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Xtreme RAT cyberespionage targeted U.S., U.K. governments

The recent malware attack against the Israeli police also targeted government institutions in other countries, researchers say

By Lucian Constantin
November 16, 2012 01:22 PM ET

IDG News Service - The hacker group that recently infected Israeli police computers with the Xtreme RAT malware has also targeted government institutions from the U.S., U.K. and other countries, according to researchers from antivirus vendor Trend Micro.

The attackers sent rogue messages with a .RAR attachment to email addresses within the targeted government agencies. The archive contained a malicious executable masquerading as a Word document that, when run, installed the Xtreme RAT malware and opened a decoy document with a news report about a Palestinian missile attack.

The attack came to light at the end of October when the Israeli police shut down its computer network in order to clean the malware from its systems. Like most remote access Trojan programs (RATs), Xtreme RAT gives attackers control over the infected machine and allows them to upload documents and other files back to their servers.

After analyzing malware samples used in the Israeli police attack, security researchers from Norway-based antivirus vendor Norman uncovered a series of older attacks from earlier this year and late 2011 that targeted organizations in Israel and the Palestinian territories. Their findings painted the picture of an year-long cyberespionage operation performed by the same group of attackers in the region.

However, according to new data uncovered by researchers from Trend Micro, the campaign's scope appears to be much larger.

"We discovered two emails sent from {BLOCKED}a.2011@gmail.com on Nov 11 and Nov 8 that primarily targeted the Government of Israel," Trend Micro senior threat researcher Nart Villeneuve, said in a blog post earlier this week. "One of the emails was sent to 294 email addresses."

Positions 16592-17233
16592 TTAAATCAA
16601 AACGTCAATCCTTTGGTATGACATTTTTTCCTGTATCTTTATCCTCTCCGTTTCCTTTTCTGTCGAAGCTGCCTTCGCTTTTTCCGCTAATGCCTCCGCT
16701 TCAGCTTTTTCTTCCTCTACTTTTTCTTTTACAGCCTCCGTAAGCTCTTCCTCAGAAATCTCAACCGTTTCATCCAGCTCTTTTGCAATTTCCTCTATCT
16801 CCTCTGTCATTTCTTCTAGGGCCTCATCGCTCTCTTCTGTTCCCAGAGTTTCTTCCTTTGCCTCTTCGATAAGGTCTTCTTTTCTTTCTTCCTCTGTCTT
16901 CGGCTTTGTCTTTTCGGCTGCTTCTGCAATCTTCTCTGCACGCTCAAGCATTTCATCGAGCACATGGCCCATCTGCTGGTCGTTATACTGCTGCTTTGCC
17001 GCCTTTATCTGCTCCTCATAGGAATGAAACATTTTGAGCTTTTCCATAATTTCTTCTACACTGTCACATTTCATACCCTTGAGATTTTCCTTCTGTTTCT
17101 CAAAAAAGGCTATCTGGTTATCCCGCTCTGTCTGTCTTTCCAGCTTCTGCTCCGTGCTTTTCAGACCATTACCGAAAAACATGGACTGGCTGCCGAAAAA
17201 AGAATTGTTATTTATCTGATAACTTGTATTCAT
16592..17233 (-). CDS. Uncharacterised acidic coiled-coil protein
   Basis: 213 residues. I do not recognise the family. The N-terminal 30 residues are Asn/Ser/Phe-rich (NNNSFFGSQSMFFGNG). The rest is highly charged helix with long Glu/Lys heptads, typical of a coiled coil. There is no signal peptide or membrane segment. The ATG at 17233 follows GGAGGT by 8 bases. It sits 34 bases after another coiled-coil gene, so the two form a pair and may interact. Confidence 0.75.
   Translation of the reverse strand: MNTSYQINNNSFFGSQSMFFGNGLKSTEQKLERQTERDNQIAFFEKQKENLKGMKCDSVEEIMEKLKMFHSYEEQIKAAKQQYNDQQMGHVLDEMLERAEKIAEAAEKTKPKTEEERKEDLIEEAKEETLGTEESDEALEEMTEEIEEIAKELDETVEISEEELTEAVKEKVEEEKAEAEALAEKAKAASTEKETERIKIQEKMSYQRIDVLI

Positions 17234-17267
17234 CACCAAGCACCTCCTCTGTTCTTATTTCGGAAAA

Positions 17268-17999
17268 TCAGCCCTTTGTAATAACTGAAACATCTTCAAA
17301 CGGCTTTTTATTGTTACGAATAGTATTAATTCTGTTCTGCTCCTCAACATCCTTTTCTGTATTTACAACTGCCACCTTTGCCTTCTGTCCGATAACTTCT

"While the vast majority of the emails were sent to the Government of Israel at 'mfa.gov.il' [Israeli Ministry of Foreign Affairs], 'idf.gov.il' [Israel Defense Forces], and 'mod.gov.il' [Israeli Ministry of Defense], a significant amount were also sent to the U.S. Government at 'state.gov' [U.S. Department of State] email addresses," Villeneuve said. "Other U.S. government targets also included 'senate.gov' [U.S. Senate] and 'house.gov' [U.S. House of Representatives] email addresses. The email was also sent to 'usaid.gov' [U.S. Agency for International Development] email addresses."

The list of targets also included 'fco.gov.uk' (British Foreign & Commonwealth Office) and 'mfa.gov.tr' (Turkish Ministry of Foreign Affairs) email addresses, as well as addresses from government institutions in Slovenia, Macedonia, New Zealand, and Latvia, the researcher said. Some non-governmental organizations like the BBC and the Office of the Quartet Representative, were also targeted.

The Trend Micro researchers used metadata from the decoy documents to track down some of their authors to an online forum. One of them used the alias "aert" to talk about various malware applications including DarkComet and Xtreme RAT or to exchange goods and services with other forum members, Villeneuve said.

Reprinted with permission from IDG.net. Story copyright 2014 International Data Group. All rights reserved.
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